Second RV trip

SC photos

We decided to take another RV trip to visit friends and family in SC. We tried to stay safe by only visiting outside. Since I am unable to fly my drone here in DC, I was happy to be able to capture some amazing photos and video. Below are just a few of the photos. (Click here to view video.)

I had never been to Beaufort, and was quite taken by the beauty of the marshes all around. We stayed two nights on Saint Helena Island, which is actually comprised of many different islands. Huntington Beach State Park was also quite beautiful.

St. Helena, SC
St. Helena, SC
Huntington Beach State Park Murrells Inlet, SC
Huntington Beach State Park Murrells Inlet, SC
Huntington Beach State Park Murrells Inlet, SC

Life is about being present

Life is about being present and enjoying the things you are doing, even if they are mundane and not inherently enjoyable. Below (from Thich Nhat Hanah) is something to think about each time you now spend a whole minute (or at least 20 seconds) washing your hands correctly:

Seriously, spend one full minute reading this and thinking about it as you go about your daily routine.…/washing-the-dishes-thich-…

Though Provoking

A more intimate view into a family’s life is hardly possible.

Lots of thought provoking films at AFI Docs Festival this yeas, as usual. One of the more immediate films I saw last night was called 17 Blocks. A more intimate view into a family’s home, I could not imagine. Filmed over 20 years, just blocks away from where I live, it provided me a view of the neighborhood that I had only seen from a distance. While I do bike through all parts of the city and follow local political discourse on blogs and neighborhood List-serves, I don’t really know what happens behind closed doors. And if I do know or read about something in the paper, it is still less real than witnessing it from someone’s kitchen and listening to those who have lived it and must deal with the consequences day after day.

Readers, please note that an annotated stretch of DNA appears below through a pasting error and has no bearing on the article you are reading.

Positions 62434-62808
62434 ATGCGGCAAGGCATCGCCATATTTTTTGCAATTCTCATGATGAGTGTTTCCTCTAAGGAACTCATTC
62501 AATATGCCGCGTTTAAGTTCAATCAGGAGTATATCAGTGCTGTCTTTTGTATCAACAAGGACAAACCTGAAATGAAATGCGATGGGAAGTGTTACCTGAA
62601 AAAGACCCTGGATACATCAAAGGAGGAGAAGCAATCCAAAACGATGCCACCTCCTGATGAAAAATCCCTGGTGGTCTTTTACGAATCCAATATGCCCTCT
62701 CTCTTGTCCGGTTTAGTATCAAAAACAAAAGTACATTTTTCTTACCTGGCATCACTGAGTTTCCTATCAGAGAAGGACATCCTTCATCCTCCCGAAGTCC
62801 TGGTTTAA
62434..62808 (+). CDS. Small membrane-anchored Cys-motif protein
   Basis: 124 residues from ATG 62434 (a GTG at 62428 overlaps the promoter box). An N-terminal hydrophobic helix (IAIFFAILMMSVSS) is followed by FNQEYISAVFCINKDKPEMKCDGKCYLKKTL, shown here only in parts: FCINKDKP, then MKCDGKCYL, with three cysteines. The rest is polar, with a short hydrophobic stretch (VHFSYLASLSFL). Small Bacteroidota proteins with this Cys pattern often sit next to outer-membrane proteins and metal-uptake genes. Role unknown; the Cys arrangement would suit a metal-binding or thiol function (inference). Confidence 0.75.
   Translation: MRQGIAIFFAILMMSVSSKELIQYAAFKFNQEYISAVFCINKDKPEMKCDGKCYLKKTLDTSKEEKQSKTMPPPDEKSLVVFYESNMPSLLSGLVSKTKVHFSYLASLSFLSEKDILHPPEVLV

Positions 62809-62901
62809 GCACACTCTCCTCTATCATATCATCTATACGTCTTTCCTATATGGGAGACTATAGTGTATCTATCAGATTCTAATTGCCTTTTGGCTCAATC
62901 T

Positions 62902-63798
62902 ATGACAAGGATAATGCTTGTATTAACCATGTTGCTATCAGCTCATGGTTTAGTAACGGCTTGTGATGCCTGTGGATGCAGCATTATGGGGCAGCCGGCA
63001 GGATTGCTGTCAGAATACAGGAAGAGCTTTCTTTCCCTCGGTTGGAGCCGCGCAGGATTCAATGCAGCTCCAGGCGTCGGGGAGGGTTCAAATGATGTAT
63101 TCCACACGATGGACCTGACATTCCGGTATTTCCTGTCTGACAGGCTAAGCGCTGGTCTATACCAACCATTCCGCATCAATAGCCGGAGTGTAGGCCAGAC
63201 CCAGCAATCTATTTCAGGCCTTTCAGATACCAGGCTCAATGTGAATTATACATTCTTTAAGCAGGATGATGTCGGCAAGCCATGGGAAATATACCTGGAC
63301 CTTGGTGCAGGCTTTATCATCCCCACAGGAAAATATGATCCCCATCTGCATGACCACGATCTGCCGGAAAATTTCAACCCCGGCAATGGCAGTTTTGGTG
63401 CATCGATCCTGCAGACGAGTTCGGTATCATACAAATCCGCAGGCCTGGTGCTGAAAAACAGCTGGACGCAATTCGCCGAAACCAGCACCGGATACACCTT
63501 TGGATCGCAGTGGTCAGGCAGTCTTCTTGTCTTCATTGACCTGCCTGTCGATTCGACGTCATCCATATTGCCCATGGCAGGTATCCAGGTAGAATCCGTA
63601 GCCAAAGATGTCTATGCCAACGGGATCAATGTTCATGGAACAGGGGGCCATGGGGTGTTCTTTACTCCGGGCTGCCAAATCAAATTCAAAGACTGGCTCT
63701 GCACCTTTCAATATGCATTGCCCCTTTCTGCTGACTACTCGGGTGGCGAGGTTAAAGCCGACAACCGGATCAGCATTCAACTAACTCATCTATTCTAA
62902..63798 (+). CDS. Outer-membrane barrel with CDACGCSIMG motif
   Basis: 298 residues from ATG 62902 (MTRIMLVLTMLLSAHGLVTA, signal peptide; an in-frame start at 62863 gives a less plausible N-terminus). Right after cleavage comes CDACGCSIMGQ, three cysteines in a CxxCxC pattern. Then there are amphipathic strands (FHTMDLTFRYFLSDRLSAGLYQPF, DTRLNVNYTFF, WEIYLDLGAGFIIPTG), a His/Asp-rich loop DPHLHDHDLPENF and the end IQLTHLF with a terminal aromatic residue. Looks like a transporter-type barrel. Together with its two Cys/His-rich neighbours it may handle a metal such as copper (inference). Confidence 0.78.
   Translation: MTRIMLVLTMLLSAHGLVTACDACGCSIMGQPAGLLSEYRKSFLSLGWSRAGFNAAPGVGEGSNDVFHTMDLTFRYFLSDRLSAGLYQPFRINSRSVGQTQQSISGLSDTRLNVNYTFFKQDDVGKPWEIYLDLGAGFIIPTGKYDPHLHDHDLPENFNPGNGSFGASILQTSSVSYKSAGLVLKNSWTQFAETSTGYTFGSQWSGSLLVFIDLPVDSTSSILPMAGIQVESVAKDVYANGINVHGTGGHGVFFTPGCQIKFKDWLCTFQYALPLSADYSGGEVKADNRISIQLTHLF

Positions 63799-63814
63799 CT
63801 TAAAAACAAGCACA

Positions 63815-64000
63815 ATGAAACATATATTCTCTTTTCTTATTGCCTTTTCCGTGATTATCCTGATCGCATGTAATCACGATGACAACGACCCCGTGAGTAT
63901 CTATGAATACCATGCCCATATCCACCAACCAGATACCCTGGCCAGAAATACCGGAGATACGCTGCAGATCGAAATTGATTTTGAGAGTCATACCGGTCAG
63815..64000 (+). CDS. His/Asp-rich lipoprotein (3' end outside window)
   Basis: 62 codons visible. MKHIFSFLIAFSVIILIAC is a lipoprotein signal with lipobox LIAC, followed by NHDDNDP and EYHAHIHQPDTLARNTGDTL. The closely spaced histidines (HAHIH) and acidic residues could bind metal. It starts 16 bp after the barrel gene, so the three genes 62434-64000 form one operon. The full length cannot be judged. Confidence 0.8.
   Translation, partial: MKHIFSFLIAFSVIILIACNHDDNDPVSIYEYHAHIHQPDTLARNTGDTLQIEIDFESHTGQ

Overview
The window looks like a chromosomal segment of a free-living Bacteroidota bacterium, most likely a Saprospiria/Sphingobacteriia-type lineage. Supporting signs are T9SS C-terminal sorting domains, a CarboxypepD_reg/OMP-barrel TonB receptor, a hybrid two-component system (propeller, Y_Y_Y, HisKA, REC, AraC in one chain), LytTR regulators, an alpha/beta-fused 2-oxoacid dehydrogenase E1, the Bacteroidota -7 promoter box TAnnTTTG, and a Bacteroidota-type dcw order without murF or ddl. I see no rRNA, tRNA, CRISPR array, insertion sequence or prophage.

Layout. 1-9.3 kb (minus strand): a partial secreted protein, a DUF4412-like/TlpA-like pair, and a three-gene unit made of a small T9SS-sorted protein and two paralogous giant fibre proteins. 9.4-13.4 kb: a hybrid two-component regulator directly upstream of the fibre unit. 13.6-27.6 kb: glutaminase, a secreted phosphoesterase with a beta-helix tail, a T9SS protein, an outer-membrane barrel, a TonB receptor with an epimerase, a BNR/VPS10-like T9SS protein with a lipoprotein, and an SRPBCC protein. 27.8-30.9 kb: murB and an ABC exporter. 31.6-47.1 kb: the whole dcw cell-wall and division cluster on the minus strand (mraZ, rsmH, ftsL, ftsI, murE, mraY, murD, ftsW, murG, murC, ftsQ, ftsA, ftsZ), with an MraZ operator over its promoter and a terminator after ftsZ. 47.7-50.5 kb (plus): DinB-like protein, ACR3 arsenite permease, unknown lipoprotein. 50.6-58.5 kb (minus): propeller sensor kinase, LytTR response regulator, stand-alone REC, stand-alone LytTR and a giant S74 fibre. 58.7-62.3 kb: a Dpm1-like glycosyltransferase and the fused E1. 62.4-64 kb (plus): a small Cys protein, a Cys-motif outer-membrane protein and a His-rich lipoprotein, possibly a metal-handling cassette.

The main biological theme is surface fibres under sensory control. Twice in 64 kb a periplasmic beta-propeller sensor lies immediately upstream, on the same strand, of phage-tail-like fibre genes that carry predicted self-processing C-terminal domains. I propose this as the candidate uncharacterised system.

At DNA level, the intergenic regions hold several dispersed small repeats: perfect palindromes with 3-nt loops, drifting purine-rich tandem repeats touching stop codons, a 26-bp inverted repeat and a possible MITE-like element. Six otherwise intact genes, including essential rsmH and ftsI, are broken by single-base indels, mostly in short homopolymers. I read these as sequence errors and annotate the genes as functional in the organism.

The previous evening I watched a similar film about the same topic, After Parkland, which was also deeply moving. The effect of a bullet is the same, whether the victim is rich or poor. Both films take the viewer into their living rooms, where one can see and hear their most intimate thoughts. The subjects’ lives could not be more different, but the pain and sorrow are identical.

Documentary film is ideal for rekindling ones awareness of human suffering. Sparking in the viewer the sense that they should do more to address situations effecting the community in which they live, whether it be a few blocks away, or on the other side of the country. Normally, it is easy to focus on your immediate needs and family, but great documentary film forces you to take a more expansive view, which then demands action. These film will open many people’s eyes to what they would rather not see. It will spur them to take action, whether it be donating money or time, or being more mindful of how their actions/inactions have consequences. It is increasingly more difficult to ignore the fact that as citizens we have a moral and ethical duty to be active participants in the world, not just idol bystanders.

l am looking forward to doing something, perhaps more that just donating money. According to Molly Ivans, the subject of another film at the festival: “What you need is sustained outrage…there’s far too much unthinking respect given to authority.” “You can’t ignore politics, no matter how much you’d like to.” “In truth, there is no rational argument for guns in this society. This is no longer a frontier nation in which people hunt their own food. It is a crowded, overwhelmingly urban country in which letting people have access to guns is a continuing disaster.”